Unleashing my inner German

I’ve just got back from six days in Berlin, and wow, what a fantastic time I had. Berlin is an amazing city, full of life and energy. I did some touristy stuff, did some less touristy stuff, met some great people, checked out various neighbourhoods, went to the beach, drank excellent beer, ate delicious sausages, went to the Pride parade, watched a lot of football, and basically, had an absolute ball.

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Needless to say, I’m not overly thrilled to be back in Riga. Today, the temperature is 13 degrees, it’s raining on and off, and my heating is back on – in late June. Even though it’s Līgo today, my heart just isn’t in it. (A walk around Riga earlier revealed the same miserable-looking faces, only now with flowers in their hair and leaves on their cars.) In short, I think my days of trying to get excited about Latvia are over. If that makes me a Līgo grinch, then so be it. Instead, I’m going to try to keep the German feeling going.

As regular readers of this blog will know, I’m planning to move to Germany in September, and I’ve decided that Berlin is the place for me. So this trip, while a bit of a jolly, was also intended to see if I could actually ‘do it like a German’. Step one was to rent an apartment instead of a hotel.

The apartment had looked nice on the website, had had a couple of good reviews, and was close to a tram line. Funnily enough, it was located just off Baltic Sea Street, which should have given me a clue as to the weirdness that ensued. On entering, I was surprised to see that the living room contained a sex swing and a complicated series of ropes hanging from the ceiling. There was also a rope ladder to nowhere.

Probably not a sex swing but still funny

Probably not a sex swing but still…

Ropes

Ropes

Rope ladder

Rope ladder

OK, I thought, a bit odd, but maybe this is how Germans spend their free time? I know they’re quite active people so maybe they like making moving around their apartments more of a challenge? I promptly tried to make my way from one end of the living room to the other without touching the floor, but clearly, I was not German enough yet.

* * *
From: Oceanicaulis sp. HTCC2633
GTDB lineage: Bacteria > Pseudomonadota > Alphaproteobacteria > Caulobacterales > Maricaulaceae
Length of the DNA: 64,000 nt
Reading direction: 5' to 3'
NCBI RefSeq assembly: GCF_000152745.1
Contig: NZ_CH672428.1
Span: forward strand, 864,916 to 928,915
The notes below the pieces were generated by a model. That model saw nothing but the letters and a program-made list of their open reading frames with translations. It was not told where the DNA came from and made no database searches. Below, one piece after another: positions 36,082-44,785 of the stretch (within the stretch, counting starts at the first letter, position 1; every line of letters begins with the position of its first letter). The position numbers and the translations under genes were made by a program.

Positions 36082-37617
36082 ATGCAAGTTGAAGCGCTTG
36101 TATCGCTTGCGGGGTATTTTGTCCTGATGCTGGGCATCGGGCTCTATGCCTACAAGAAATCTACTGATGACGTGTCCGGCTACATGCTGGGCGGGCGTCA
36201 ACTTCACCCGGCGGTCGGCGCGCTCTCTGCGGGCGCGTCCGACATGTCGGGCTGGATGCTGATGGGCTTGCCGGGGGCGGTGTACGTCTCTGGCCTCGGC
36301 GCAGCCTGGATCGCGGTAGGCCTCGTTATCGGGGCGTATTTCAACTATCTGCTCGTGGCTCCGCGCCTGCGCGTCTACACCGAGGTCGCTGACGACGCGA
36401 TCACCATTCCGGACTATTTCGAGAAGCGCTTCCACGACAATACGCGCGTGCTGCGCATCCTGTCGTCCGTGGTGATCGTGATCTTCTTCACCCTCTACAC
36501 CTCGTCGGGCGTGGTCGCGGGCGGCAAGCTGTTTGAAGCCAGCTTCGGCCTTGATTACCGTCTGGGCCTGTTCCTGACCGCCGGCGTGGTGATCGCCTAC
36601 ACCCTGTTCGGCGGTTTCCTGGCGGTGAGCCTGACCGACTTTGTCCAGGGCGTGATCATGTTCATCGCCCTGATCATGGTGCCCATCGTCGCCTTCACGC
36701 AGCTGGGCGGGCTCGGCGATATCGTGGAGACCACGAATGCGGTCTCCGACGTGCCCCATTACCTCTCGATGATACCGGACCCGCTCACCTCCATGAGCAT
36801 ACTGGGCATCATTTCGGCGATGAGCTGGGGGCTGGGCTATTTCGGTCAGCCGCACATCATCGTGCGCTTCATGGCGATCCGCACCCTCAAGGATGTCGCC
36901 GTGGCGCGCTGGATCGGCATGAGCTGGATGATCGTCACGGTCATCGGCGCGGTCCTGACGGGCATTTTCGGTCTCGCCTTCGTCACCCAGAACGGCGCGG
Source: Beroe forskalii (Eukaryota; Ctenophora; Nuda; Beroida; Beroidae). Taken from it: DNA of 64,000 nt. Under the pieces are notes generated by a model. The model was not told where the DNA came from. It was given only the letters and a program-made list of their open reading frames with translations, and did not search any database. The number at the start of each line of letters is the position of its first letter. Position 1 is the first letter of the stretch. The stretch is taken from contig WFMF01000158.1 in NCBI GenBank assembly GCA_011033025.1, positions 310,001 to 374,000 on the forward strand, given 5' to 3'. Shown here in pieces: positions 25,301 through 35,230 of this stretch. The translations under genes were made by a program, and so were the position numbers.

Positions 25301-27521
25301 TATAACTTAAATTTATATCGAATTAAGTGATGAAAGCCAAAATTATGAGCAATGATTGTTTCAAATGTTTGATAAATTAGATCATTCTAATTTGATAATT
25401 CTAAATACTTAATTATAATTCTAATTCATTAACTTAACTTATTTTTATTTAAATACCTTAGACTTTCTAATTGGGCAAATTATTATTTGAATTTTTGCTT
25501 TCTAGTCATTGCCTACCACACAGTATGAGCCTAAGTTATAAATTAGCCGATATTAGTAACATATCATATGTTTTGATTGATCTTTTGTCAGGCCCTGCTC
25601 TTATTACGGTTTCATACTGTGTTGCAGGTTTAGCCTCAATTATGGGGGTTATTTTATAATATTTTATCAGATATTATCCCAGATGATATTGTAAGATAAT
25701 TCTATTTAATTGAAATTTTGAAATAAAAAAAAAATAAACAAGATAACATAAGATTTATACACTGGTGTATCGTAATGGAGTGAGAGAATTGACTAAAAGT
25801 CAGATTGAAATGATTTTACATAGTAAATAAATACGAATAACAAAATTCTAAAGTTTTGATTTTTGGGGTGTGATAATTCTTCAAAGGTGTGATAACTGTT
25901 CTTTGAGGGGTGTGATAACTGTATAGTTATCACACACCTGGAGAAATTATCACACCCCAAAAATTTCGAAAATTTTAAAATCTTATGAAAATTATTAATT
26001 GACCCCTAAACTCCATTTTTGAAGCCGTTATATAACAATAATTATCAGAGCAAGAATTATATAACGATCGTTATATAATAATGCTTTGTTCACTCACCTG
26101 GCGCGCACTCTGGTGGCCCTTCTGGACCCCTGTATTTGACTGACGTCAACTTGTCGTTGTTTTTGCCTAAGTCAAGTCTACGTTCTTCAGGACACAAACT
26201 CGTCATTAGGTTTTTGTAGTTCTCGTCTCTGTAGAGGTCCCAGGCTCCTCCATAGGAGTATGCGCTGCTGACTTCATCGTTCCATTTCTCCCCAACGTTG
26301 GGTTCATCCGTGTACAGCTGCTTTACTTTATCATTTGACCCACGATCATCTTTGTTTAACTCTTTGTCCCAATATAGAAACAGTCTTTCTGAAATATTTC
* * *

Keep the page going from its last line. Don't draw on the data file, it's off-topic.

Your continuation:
I moved on to the bathroom where everything was relatively normal, apart from the bizarre toilet flush which liked to spurt water all over your hand if you held it down for too long. More exercise in the form of leaping backwards and yelling – clever Germans…

Surprise!

Surprise!

There was also this little mirror, positioned at crotch level, that gave you a very nice view of your feet. I deduced that foot care and the correct footwear are also very important to Germans. However, after a day or so, I noticed that if you sat on the loo and leaned forward, you could smile at yourself in the mirror. This seemed like a far more likely use for it, as Germans (from what I can tell so far) are a cheery, friendly bunch. I suppose they smile at themselves in their little mirrors first thing in the morning to give themselves a little extra pep in their step for the rest of the day. It was what I started doing anyway.

Guten Morgen!

Guten Morgen!

Of course, the other reason for renting an apartment was that I figured I could save a bit of cash on eating out all the time. First stop was the Penny supermarket across the street to buy teabags, eggs, bread, milk, biscuits and, naturally, wine. I’ve clearly been in Latvia for too long as the speed that the cashier beeped everything through made my head spin. I was half-trying to put the first item into my bag when she’d finished. Then I was rummaging around for my card in a panic, while a growing queue of Germans waited. And of course, my card didn’t work, so I desperately had to scrape together every bit of change I had in my wallet. I gave myself a ‘Disappointing. Must do better.’ on this particular aspect of becoming German.

Another thing that I had failed to factor into this money-saving scheme was that cooking at home produces waste. In my apartment in Riga, this is no problem – everything goes into one black sack and then, while I can still carry it, out to THE bin.

Easy.

The Latvian system.